Each layer of the carton functions to protect the product during the heat treatment. The inner polypropylene layer is the liquid barrier, while the outer polypropylene layer protects it from external contamination and ensures that the composite material can withstand the high temperature and moisture during autoclaving.
The printed and coated sleeves for Combisafe have a complete top perforation and are sealed longitudinally before being stacked on pallets for delivery to the filling company using SIG Combibloc machines. The line is modular, allowing manufacturers to run up to four lanes of the filling machine which can reach speeds of 12,000 packs/hr. Up to 2,160 cartons packs with a volume of 400ml can be stacked on one Euro pallet.
Elopak has innovative ranges of its own, including its leading Pure-Pak carton, which most recently had a curved carton added to the range, in which a curve is moulded into one edge to help it stand out on the shelves. This is used in the Mini Diamond carton for thicker and richer drinks. The Pure-Pak is available in standard polyethylene board, an aluboard for aseptic products and an EVOH-barrier board where its is necessary to block oxygen from the product, but not light.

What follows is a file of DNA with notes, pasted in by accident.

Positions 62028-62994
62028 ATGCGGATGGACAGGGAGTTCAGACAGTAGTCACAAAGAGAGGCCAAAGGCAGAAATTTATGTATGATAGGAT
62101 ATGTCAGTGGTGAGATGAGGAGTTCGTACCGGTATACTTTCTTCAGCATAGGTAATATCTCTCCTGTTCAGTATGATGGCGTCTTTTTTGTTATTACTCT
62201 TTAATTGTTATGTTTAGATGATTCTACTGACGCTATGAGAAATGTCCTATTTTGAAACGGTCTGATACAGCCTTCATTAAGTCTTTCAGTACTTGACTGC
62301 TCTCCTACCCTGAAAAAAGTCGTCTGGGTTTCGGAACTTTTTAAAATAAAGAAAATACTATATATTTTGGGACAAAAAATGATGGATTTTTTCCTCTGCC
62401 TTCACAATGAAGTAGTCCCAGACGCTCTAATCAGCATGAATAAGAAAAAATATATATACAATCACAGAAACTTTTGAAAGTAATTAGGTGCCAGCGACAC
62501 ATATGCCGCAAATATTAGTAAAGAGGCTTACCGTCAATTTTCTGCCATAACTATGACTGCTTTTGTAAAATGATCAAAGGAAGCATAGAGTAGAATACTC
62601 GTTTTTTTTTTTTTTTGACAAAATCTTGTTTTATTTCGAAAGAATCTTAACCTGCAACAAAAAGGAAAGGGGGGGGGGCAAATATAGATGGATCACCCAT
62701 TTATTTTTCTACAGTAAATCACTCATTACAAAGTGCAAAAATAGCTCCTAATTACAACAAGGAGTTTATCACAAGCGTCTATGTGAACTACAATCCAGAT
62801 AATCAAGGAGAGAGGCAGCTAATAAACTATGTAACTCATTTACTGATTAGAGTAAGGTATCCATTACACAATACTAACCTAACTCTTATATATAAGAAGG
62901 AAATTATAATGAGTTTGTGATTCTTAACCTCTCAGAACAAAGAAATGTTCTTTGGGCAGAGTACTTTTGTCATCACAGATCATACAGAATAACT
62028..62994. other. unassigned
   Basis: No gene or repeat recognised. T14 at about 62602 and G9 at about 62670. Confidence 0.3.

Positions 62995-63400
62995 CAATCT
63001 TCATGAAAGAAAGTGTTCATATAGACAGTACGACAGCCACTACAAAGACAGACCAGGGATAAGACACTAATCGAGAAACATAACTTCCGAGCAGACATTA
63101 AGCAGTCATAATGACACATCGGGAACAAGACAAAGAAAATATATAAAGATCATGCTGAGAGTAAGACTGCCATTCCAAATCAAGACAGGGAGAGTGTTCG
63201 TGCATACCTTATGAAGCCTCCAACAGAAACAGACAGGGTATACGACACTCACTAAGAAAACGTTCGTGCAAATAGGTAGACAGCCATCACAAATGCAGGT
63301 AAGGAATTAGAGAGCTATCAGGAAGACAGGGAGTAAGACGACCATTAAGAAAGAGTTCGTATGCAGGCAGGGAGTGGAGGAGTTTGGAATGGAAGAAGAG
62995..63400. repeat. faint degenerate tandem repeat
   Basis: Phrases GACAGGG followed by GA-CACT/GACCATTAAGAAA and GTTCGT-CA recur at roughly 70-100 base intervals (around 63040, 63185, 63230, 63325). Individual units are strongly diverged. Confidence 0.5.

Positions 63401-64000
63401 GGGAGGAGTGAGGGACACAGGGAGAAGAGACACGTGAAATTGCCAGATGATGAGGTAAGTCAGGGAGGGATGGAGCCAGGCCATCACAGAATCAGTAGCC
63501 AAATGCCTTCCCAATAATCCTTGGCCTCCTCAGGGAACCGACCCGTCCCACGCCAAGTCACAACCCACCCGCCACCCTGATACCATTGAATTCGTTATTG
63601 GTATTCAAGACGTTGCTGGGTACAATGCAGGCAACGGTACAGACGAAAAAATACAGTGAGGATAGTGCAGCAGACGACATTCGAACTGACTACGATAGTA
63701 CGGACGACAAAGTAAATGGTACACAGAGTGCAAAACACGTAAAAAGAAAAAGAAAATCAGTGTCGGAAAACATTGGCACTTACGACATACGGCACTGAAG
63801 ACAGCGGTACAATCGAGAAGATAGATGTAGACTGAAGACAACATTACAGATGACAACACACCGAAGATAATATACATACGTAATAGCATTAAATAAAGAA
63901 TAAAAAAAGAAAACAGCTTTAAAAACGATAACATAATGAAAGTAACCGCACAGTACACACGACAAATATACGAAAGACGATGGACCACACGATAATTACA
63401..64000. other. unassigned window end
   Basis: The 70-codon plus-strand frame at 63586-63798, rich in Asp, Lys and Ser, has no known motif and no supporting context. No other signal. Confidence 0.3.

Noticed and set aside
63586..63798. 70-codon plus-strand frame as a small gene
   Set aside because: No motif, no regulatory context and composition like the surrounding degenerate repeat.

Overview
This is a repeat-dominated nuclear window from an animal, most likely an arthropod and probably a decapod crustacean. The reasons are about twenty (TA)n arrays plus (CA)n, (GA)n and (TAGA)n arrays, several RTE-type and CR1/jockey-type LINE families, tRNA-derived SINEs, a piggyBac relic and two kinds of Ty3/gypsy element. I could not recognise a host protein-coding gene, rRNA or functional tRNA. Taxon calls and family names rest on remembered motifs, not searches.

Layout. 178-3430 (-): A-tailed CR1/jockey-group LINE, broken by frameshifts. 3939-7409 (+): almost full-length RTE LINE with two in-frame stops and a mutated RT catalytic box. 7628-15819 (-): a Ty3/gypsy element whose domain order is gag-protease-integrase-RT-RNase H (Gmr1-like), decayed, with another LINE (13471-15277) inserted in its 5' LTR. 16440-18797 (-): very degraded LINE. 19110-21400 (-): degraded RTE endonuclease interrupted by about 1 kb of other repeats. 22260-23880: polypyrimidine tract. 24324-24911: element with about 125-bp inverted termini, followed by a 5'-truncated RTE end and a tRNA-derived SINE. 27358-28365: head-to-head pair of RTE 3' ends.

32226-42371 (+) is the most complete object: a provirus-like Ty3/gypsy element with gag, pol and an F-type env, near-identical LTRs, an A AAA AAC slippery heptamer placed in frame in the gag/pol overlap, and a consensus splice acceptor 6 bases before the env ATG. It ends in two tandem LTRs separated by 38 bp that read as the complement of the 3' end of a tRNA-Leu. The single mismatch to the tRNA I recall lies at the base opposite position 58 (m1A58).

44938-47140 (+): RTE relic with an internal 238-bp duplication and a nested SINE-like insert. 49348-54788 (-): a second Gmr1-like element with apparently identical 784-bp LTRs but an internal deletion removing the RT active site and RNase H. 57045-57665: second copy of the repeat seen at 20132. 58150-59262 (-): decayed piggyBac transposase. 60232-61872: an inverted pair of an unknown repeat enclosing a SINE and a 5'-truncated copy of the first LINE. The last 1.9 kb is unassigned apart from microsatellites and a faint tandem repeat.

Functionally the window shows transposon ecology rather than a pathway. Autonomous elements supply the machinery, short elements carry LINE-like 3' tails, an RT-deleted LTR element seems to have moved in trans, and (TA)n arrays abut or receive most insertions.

New Elopak chief executive Niels Petter Wright says innovation will be key now that the company has abandoned plans to create a larger player by acquiring SIG. “With such a dominant player as Tetra Pak as our competitor there is little mileage in competing on price for standard products in the aseptic product area”, he says. Elopak has chosen to focus on the premium segment, with design-protected cartons that help to differentiate the product they contain. Packaging should play a role in positioning quality products, both by enhancing user-friendliness and by design qualities that attract the consumer’s attention in the chiller cabinet.”
The carton industry is also turning to bioplastic materials. Polylactic acid (PLA), the corn starch-based plastic has previously been used in trays and for closures, but efforts to use PLA resin more widely have been hampered because it is weaker and more brittle than traditional materials. Attempts to strengthen PLA-based packaging have sacrificed transparency, but manufacturer Rohm and Haas says a new additive uses dispersible nanoparticles that do not scatter light, creating less than 10% haze.